Citizens UK Challenges Companies to Commit to the ‘Real Living Wage’
As an introduction to the ‘Real Living Wage’ week, beginning Monday the 5th of November, Citizens UK has called upon University of Leeds to join the movement of companies that pay the ‘real Living Wage’.
“Today we are asking our Vice Chancellor, Sir Alan Langlands, to meet with the Living Wage Foundation within the next six weeks to develop an action plan for the University of Leeds to sign up as a Living Wage Employer. We look forward to hearing from him and are hopeful of working with the University Executive Group to make the Living Wage a reality at the University of Leeds.” – Citizens UK.
This ‘real Living Wage’ is based on how much each family needs to both sustain itself and be a part of society. It differentiates between London and the rest of the UK. Outside of London it is calculated to be £9/hour, whereas in London, which has a higher living cost, it is calculated to be £10.55/hour. Compared to that of National Living Wage, the real Living Wage is more than £1 higher outside London and £2.70 higher for those that live in London.
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This movement primarily aims to target companies who pay low salaries. These are jobs that have little competition for the work, meaning that the salary is often stagnate and does not rise as prices gets higher with inflation.
At present, one fifth of the UK population is working for less than the real Living Wage.
Citizens UK argue that companies that are giving their employees this extra pay are seeing higher productivity and happier and healthier staff, along with having a better reputation in their communities.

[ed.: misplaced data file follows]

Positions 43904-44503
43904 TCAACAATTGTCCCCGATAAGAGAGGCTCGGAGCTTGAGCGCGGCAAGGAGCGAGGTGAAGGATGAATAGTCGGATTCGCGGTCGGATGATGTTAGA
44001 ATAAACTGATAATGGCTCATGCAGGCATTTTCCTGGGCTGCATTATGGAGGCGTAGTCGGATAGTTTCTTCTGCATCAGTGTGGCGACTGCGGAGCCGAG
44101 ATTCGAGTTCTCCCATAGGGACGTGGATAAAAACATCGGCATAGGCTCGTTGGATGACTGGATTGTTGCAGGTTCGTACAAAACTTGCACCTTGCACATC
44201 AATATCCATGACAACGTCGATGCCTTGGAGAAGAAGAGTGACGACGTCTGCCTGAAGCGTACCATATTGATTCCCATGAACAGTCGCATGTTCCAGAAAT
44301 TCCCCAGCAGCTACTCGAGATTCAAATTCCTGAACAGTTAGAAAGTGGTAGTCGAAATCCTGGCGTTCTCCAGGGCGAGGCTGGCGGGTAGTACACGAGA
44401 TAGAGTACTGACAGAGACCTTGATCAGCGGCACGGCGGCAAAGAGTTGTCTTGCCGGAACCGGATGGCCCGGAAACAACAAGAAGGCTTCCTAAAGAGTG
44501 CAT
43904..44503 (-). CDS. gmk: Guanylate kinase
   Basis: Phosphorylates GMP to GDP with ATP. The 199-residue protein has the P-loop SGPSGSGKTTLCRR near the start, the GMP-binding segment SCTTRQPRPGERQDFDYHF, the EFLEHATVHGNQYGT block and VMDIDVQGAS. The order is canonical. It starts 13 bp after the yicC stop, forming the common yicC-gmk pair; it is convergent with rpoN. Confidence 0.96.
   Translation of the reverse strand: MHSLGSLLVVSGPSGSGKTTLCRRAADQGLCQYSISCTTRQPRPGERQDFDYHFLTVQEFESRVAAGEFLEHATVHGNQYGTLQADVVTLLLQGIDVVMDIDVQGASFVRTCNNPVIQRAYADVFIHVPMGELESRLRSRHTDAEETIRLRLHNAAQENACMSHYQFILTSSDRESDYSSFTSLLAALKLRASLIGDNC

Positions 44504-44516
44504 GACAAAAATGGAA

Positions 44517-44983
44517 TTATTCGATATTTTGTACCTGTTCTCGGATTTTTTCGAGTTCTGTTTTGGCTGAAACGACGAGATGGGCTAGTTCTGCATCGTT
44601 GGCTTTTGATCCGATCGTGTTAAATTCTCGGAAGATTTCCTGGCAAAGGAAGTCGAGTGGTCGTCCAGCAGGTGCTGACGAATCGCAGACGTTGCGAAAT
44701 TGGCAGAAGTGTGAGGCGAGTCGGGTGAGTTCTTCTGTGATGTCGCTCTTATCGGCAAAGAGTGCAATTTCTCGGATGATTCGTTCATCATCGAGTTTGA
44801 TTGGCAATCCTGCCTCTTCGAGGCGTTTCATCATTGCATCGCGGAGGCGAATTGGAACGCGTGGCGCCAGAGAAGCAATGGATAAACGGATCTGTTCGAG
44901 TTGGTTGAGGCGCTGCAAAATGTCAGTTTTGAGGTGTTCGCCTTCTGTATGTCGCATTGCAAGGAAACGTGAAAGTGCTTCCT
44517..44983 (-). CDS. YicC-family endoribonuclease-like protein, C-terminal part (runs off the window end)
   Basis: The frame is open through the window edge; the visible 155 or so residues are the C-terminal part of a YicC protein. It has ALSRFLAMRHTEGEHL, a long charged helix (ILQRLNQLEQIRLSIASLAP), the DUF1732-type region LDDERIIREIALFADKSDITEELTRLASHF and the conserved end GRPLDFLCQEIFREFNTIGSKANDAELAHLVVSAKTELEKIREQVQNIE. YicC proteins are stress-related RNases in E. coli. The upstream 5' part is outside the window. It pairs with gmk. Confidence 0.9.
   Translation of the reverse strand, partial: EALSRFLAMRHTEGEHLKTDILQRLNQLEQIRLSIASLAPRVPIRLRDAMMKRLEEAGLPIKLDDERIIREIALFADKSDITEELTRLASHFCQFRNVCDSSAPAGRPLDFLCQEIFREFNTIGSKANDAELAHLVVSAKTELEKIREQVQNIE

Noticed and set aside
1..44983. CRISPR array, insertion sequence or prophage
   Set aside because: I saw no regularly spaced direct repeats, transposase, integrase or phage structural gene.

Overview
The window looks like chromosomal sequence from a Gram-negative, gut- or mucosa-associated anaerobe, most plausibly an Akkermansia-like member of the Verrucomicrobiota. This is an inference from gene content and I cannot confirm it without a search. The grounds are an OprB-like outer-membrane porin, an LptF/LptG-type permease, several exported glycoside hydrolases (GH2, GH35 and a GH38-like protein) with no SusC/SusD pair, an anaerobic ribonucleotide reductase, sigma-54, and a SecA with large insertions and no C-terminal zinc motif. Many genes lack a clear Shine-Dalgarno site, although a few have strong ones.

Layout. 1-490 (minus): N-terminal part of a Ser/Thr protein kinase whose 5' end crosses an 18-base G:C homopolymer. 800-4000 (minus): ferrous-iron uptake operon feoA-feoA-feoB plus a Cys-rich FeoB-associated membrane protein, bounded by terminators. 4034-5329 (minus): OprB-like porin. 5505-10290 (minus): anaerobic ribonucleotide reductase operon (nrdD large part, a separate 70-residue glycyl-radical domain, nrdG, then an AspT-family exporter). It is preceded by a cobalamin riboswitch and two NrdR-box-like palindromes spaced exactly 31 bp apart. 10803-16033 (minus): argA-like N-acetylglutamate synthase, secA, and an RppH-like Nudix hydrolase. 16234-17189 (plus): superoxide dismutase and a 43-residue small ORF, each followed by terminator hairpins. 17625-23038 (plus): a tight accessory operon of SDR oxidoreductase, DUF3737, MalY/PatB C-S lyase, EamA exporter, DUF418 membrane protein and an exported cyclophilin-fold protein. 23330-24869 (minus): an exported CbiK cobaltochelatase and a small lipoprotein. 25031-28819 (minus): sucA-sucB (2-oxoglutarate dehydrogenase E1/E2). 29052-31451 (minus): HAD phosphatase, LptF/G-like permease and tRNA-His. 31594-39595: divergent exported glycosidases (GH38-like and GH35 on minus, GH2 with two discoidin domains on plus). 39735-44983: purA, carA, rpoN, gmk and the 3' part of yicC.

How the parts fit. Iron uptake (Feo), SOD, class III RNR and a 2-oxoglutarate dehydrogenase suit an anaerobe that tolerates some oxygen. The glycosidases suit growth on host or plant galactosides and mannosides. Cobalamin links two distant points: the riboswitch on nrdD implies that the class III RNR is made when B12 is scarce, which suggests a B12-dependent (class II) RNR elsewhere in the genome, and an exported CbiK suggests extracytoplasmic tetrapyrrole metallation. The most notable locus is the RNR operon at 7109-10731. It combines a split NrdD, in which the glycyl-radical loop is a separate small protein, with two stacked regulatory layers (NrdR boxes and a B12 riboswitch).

The real Living Wage is calculated based on how much different types of families need to cover their expenses, which is then weighted according to how big each of these groups are. The lowest needed income is found for couples with no children, needing a hourly pay of £6, while the highest needed income is found for singles with 3 children, needing an hourly pay of £18.40 (both of these figures are for groups outside of London).
The calculations do not differentiate between those that live in Scotland, Wales, Northern Ireland or any other specific area that might have any influence on the local Living Cost.
According to the the salary scale that the University have officially released, their lowest pay grade is £15,842 a year for 2018-2019. They consider a full time work week on fixed hours, 35 hours per week. If we base our calculation on the basis of people having 52 work weeks a year with 35 hours of work per week, this makes a pay of £8.70/hour on the lowest pay grade.
Whether these pay grades take outsourced work into consideration is not clear.
Laus D. Jørgensen